And it’s not only about the increasingly bad habits of the ANC. Governments everywhere want to keep themselves in place, and will often do just about anything to achieve this. The most ruthless ones do all they can to take out the dissenters. In totalitarian regimes opponents are murdered or tortured. Everyone has to stay in line for the leadership formula to work. It is unity by the sword.
But even unity of the constructive kind has its downsides. The pre-occupation with making everyone move in lock-step, unified at all costs, is essentially self-conscious and inward looking. It is not an outwardly directed vision to be achieved. When a business develops disagreement in its leadership ranks and works to establish internal unity, it becomes so preoccupied with itself that it risks losing its focus on the client and forgets to take note of what the market wants. The same applies to political leaders when they strain to hold a party together. Their energy is inward. It is not toward its stakeholders or the task of finding an inspiring vision.
Somewhere in the notion of unity there resides something akin to compliance. Don’t step out of line. We must stick together. Don’t let anyone see us disagreeing. We are told that as parents we should not disagree in front of the children. It makes them feel insecure. Divergence of opinion smacks of disloyalty. But disruptive leadership requires exactly that; someone who will break rank and propose a radical departure from established practice. It has to be a new and inspiring vision.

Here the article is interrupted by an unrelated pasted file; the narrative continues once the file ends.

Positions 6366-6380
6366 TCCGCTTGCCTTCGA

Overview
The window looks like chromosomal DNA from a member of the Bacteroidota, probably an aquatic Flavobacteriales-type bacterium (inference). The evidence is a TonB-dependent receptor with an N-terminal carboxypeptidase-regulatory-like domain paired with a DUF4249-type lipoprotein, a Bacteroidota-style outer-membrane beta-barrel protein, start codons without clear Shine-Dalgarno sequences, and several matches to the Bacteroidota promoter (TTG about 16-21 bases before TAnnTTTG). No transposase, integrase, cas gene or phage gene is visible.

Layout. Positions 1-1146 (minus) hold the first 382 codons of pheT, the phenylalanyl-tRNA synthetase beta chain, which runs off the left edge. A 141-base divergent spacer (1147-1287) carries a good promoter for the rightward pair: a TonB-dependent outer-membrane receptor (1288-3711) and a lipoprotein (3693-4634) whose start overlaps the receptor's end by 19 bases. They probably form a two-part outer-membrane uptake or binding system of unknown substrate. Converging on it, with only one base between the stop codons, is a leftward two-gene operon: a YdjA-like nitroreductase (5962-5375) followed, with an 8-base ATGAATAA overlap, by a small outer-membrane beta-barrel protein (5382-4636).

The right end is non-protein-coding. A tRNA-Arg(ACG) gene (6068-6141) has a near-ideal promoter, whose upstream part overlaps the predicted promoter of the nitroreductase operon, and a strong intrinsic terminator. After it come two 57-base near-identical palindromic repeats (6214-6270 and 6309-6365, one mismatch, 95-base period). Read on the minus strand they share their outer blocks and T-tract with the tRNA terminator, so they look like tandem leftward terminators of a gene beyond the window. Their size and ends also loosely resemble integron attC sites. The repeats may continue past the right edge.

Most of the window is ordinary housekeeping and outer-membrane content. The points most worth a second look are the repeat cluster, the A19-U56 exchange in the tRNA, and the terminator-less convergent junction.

It is interesting how, in the run-up to the American presidential elections, the candidates started campaigning with some outlier opinions and radical proposals for solutions. They then, as the campaign unfolded, moved increasingly toward the centre, the home of solidarity. As always, it was to find some form of unity and convergence. Mitt Romney paid the price.
Comrade Lula da Silva, regarded as the most popular president of Brazil, who grew up in the impoverished north east of the country, did the opposite and turned his country in a completely new direction. Not focusing on internal solidarity and without whingeing on and on about unity, looked ahead and with classic disruptive leadership, made a dramatic impact by lifting millions of his poor people out of their poverty.
Steve Kingstone of the BBC says: “ I used to tell visitors to close their eyes as I drove them into Sao Paulo from the airport. Seven years ago, the first impression of South America’s biggest city was a pot-holed motorway, running parallel to a stinking river along whose banks economic migrants had made their homes in wooden shacks. This week I have come back to Sao Paulo to cover the election. While not exactly scenic, that airport run has improved significantly. The river bed has been dredged; the motorway is smoother with more lanes… and the eye is drawn to massed cranes and tower blocks which house the city’s rapidly swelling middle class.”
Oh, for a disruptive leadership that can reverse the distressing image published on the cover of The Economist of “South Africa’s sad decline”. DM
Johann Redelinghuys is a partner at Heidrick & Struggles the international leadership consulting business, which bought the firm Redelinghuys & Partners of which he was the founder. He has been deeply involved in career management and executive search all his life. He is the chairman of the South African company and now heads up its board practice working with chairmen and CEOs focussed on CEO succession, strategic leadership review and board evaluation.